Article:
People are talking about austerity but the simple truth is the people talking that way have a vested interest in exaggerating what is going on in the provincial government.
Yes, we *are* in a very dangerous financial state.
But... the provincial government is doing the bare minimum to keep the creditors happy while waiting nervously for oil to come back.
In the meantime, there is no austerity and anyone who says otherwise is either ignorant or a liar.
Some folks are looking at the price of oil and get excited over the teensiest of changes in the price per barrel. They are missing some simple stuff, though, and at the start of the New Year, it is worthwhile for us to take a quick refresher in basic oil royalty math.
The provincial government is addicted to oil royalties. What the government gets in the way of royalties is a function of two things: how much oil they produce offshore and how much they get for each barrel when the oil companies sell it. In other words, royalties are a function of production and price.
Production: we already know that offshore oil production will take a jump up again around 2019 when
production comes on line. In 2014, the offshore regulatory board forecast
annual production would hit something like 100 million to 110 million barrels
for a couple of years.
Production would fall off rapidly after that, but for a couple of years, we'd see a lot of oil produced offshore. To put it in perspective that would about half again as high as current production. We are somewhere around 70 to 75 million barrels the forecast would put another 35 million barrels on top of that on the market.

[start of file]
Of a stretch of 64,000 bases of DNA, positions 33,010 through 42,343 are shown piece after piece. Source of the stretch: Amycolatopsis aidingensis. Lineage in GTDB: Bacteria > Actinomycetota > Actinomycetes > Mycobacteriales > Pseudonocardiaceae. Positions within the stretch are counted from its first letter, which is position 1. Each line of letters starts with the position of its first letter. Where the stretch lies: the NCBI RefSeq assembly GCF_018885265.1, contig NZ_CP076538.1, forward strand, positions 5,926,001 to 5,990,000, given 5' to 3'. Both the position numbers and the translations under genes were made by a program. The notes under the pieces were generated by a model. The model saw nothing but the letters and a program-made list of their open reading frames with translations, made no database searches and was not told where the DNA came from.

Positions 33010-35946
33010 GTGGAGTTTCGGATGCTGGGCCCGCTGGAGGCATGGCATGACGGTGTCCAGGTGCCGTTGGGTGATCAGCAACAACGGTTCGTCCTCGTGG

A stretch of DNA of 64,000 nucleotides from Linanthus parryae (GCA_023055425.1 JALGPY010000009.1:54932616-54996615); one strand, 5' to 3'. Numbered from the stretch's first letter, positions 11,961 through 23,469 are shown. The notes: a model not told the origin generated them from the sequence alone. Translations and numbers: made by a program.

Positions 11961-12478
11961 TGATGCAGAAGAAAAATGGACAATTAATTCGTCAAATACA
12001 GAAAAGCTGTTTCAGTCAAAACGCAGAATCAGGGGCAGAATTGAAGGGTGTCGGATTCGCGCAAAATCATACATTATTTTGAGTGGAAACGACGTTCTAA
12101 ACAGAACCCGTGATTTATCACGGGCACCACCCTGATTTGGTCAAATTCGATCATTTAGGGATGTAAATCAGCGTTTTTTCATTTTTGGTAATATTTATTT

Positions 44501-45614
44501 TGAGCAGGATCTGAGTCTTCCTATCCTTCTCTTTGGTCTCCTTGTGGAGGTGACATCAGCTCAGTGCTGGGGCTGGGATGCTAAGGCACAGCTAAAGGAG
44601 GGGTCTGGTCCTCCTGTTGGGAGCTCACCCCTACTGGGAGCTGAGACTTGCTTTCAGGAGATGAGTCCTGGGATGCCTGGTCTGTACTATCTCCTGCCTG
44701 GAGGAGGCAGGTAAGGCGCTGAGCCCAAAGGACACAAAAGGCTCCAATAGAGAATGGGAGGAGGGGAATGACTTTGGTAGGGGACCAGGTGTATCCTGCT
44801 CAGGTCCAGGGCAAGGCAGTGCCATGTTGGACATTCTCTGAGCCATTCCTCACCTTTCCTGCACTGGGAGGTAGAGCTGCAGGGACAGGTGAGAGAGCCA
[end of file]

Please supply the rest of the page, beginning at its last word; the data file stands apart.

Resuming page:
Price: Here's where things get a bit tricky. While current provincial forecast is for oil prices to be less than $50 a barrel, the National Energy Board is forecasting better prices than that around the time oil production peaks again. The
NEB October forecast put oil at around $70 a barrel within
the next four years.
Royalties: 100 million barrels at US$70 a barrel would bring oil royalties on the order of $2.1 billion. This year, the combination of low production and relatively low price means the government will barely pull in one third of that, or around $700 million.
Remember what Dwight Ball said last January during some of his earliest interviews after taking office last January? we "need to find a way to bridge us [from] where we are currently until the commodities rebound".
Rebound would be some time around 2019. Maybe 2020.
This stuff is really simple. You just have to pay attention to what the politicians say. Most of them will tell you what is going on. You just have to know how to interpret the comments.
And now you know.
The pols are looking for a miracle and as near as they can figure something miraculous will happen in a couple of years time, preferably just in time for the next election in late 2019.In the meantime, lots of people will track every tiny bump in oil prices in the unrealistic hope that the problem we face will magically disappear.
The closer we get to the budget, the louder the noise will get from the public sector unions and their agents about cuts and austerity and all sorts of evil. Just look back at last year, though, and you will see that what the government crowd are trying to do is the opposite of austerity. They are just trying to hold everything together until the oil comes back.